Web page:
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Saturday, October 01, 2005

The Great Con Game & Rip -Off

Scobeleizer points to an interesting post by Triston Yates on an important theme - service providers forcing more and more customer spend. Tristan Yates writes about his first hand experience as to how US federal defense contractors growth helps big US headquartered service providers make tonnes of dollars - not deserved in this instance. The mega defense contractor referred in here - hired IBM for rolling out a knowledge management project. Tristan writes that IBM consultants showed jazzy & well structured presentations and forced good telecoms promising the best in design and development of the KM portal - their initial consultants deputed worked hard to make the vendor selection process ineffective and veered the choice only towards IBM suite of products. He adds that subsequently IBM components were replacing many of the other vendors' components in the planned architecture. The high funda sale meant that the local IT team got jittery in involving in the implementation – that meant more merry for IBM – it recruited local consultants recruited from online job sites and sold them to the defense contractor at 300 % plus margins and they were blowing quarter million dollars a week . As against getting IBM experts on the job, the company got a bunch of java programmers in return. IBM stayed for more than seven months,at a burn rate of quarter million dollars a week. Tom highlights that besides the services burden, - there were the licensing and support fees for other IBM components. IBM, which had promoted itself to lead vendor and integrator, had overpromised, overcharged, and underdelivered, charges Tristan. The end result was an overly complex enterprise portal with a few off-the-shelf portlets and a few integrated applications. Many application integration efforts had to be abandoned. It’s unlikely that those apps will ever be in the portal, and the jury is still out on whether the portal will be a success. None of those slick knowledge management presentations seen at the beginning of the project bore any resemblance to the outcome, and that original consultant was nowhere to be found. As IBM is seen as the vendor with the strongest capabilities, at least on paper, they were seen by the execs as the lowest risk choice – helping IBM to sell its servies, software & hardware. His contention is that these are commoditised product/offerings and do not deserve very high prices.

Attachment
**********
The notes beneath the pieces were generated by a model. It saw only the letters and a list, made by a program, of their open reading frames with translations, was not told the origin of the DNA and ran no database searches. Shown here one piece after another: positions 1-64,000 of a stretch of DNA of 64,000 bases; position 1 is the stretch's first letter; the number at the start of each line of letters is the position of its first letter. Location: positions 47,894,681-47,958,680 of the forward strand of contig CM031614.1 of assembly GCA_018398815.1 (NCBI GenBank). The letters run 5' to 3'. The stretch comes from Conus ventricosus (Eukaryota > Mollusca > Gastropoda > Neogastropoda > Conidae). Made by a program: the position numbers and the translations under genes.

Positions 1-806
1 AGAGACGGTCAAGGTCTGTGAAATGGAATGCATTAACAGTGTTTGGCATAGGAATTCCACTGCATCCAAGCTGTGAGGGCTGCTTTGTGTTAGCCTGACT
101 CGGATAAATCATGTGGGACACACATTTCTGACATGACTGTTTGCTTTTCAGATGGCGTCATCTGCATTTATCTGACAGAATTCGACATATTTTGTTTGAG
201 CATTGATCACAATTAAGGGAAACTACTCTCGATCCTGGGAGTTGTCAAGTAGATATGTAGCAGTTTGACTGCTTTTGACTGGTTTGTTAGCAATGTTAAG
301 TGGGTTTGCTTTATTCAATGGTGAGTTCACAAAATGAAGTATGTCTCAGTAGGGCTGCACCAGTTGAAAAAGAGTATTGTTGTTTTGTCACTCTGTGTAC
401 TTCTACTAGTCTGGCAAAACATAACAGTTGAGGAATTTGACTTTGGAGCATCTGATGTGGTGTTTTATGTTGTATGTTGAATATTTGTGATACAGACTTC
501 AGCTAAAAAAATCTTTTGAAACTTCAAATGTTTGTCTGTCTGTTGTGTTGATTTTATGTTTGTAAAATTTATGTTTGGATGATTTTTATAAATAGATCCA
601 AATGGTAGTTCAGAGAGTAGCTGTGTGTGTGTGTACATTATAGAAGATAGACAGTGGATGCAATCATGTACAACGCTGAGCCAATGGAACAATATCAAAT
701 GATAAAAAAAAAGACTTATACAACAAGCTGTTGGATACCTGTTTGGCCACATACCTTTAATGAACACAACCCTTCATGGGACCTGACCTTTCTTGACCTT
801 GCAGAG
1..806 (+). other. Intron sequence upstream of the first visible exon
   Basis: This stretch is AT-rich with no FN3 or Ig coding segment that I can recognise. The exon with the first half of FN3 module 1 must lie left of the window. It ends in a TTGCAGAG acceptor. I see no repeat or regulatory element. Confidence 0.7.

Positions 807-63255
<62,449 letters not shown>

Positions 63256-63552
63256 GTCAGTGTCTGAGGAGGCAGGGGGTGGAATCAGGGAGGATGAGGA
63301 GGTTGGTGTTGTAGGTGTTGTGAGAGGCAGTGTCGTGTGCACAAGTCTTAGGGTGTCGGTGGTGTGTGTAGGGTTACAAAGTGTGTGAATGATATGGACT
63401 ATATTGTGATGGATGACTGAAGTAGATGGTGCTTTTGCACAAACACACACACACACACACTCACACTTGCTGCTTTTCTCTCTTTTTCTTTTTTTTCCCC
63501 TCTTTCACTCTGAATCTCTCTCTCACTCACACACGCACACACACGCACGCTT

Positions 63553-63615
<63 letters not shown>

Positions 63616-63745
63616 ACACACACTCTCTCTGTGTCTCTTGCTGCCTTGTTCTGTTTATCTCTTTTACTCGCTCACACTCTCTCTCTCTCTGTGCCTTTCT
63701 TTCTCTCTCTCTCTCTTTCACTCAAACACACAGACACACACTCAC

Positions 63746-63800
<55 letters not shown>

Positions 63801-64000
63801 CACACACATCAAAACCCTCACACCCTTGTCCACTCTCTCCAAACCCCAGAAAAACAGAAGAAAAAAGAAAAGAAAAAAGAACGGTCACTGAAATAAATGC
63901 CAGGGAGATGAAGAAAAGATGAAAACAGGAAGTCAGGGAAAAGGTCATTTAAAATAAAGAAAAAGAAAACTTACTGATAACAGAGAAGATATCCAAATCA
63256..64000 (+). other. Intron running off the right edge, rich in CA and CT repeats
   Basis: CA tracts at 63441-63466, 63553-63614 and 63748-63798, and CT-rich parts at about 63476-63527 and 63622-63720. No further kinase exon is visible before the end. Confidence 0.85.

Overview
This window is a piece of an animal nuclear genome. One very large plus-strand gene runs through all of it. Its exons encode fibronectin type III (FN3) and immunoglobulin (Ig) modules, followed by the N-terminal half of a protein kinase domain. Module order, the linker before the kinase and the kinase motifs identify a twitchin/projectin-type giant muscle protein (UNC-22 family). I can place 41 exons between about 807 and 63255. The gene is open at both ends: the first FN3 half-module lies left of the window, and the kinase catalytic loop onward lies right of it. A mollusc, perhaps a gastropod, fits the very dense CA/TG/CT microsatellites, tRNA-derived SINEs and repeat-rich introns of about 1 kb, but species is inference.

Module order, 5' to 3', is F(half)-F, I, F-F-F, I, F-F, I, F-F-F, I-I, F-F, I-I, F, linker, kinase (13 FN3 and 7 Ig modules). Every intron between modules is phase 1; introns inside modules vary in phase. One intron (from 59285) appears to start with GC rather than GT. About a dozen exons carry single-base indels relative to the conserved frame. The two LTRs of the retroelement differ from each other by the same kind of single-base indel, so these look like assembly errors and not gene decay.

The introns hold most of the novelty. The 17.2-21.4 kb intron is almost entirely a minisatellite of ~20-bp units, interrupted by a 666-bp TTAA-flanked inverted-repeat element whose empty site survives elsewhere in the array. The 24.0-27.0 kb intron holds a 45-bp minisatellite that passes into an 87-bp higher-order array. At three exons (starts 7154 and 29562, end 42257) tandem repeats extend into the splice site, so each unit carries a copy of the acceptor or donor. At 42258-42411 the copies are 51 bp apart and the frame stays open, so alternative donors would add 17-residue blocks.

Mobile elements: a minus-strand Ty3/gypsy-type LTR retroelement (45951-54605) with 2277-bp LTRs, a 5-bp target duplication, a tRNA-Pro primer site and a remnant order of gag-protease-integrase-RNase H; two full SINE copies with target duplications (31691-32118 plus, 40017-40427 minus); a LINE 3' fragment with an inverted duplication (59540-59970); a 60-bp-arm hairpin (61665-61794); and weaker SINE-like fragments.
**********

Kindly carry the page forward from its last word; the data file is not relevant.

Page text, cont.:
I do not have any knowledge about the defense contractor or the consultants engaged in herebut I have seen / heard several stories like this in the past involving almost all major big IT service providers ( multi million dollar fiascos engineered mostly by service providers marquee names) – directly from customer executives and end users. A few things run in my mind:

- There’s no shortcut to good vendor selection process, due diligence in selecting the right IT solution elements and service provides.
- Big names need not necessarily deliver the best (while on paper they may be the best equipped) –Insist on pilots and good references – make sure that the team assembled is right and balanced.
- Defense contractors/ big IT spenders need to look at broadbasing their IT vendor base – While security concerns may be well founded – they may be shooting themselves in their foot – by looking just at US headquartered firms (Policy makers look at it – there are only US headquartered or Europe headquartered or Indian headquartered enterprises – not European or Indian vendors – all are by nature global in their operations)
- Leverage offshoring - Defense contractor spendings are directly/indirectly a drain on US tax payer – there is not valid reason ( except in exceptionally few cases) – thorough background check of those involved in engagement would provide reasonable insurance)

Many times CIO’s are carried away by big spends, jazzy initiative names – its time the industry helps them with a framework to measure true earned value of IT initiatives – may be all big initiatives should begin to report about such measures across industry –managing by aggregates (which is what most other measures do) – completely masks the complexity and variety of IT spending and perceived returns.

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